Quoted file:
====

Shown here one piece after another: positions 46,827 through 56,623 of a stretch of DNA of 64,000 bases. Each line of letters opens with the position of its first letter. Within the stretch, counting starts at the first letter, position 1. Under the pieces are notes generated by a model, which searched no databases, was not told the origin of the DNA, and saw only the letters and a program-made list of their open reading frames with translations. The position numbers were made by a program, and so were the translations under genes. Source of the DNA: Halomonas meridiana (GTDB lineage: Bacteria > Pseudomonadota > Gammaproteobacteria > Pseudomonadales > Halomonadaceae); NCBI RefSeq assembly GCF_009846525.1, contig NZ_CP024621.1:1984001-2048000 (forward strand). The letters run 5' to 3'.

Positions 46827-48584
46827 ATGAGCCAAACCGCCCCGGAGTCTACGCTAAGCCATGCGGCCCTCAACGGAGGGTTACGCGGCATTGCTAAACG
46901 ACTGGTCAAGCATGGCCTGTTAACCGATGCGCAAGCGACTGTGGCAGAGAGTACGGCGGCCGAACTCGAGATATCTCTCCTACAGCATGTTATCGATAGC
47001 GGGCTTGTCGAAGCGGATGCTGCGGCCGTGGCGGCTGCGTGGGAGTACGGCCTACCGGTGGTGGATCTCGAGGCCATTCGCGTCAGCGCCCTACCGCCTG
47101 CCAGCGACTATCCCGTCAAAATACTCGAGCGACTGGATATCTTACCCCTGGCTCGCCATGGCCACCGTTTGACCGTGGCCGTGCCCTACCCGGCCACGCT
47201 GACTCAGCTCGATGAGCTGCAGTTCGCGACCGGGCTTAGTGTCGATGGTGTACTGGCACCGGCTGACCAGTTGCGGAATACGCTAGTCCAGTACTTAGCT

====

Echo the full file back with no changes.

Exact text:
Shown here one piece after another: positions 46,827 through 56,623 of a stretch of DNA of 64,000 bases. Each line of letters opens with the position of its first letter. Within the stretch, counting starts at the first letter, position 1. Under the pieces are notes generated by a model, which searched no databases, was not told the origin of the DNA, and saw only the letters and a program-made list of their open reading frames with translations. The position numbers were made by a program, and so were the translations under genes. Source of the DNA: Halomonas meridiana (GTDB lineage: Bacteria > Pseudomonadota > Gammaproteobacteria > Pseudomonadales > Halomonadaceae); NCBI RefSeq assembly GCF_009846525.1, contig NZ_CP024621.1:1984001-2048000 (forward strand). The letters run 5' to 3'.

Positions 46827-48584
46827 ATGAGCCAAACCGCCCCGGAGTCTACGCTAAGCCATGCGGCCCTCAACGGAGGGTTACGCGGCATTGCTAAACG
46901 ACTGGTCAAGCATGGCCTGTTAACCGATGCGCAAGCGACTGTGGCAGAGAGTACGGCGGCCGAACTCGAGATATCTCTCCTACAGCATGTTATCGATAGC
47001 GGGCTTGTCGAAGCGGATGCTGCGGCCGTGGCGGCTGCGTGGGAGTACGGCCTACCGGTGGTGGATCTCGAGGCCATTCGCGTCAGCGCCCTACCGCCTG
47101 CCAGCGACTATCCCGTCAAAATACTCGAGCGACTGGATATCTTACCCCTGGCTCGCCATGGCCACCGTTTGACCGTGGCCGTGCCCTACCCGGCCACGCT
47201 GACTCAGCTCGATGAGCTGCAGTTCGCGACCGGGCTTAGTGTCGATGGTGTACTGGCACCGGCTGACCAGTTGCGGAATACGCTAGTCCAGTACTTAGCT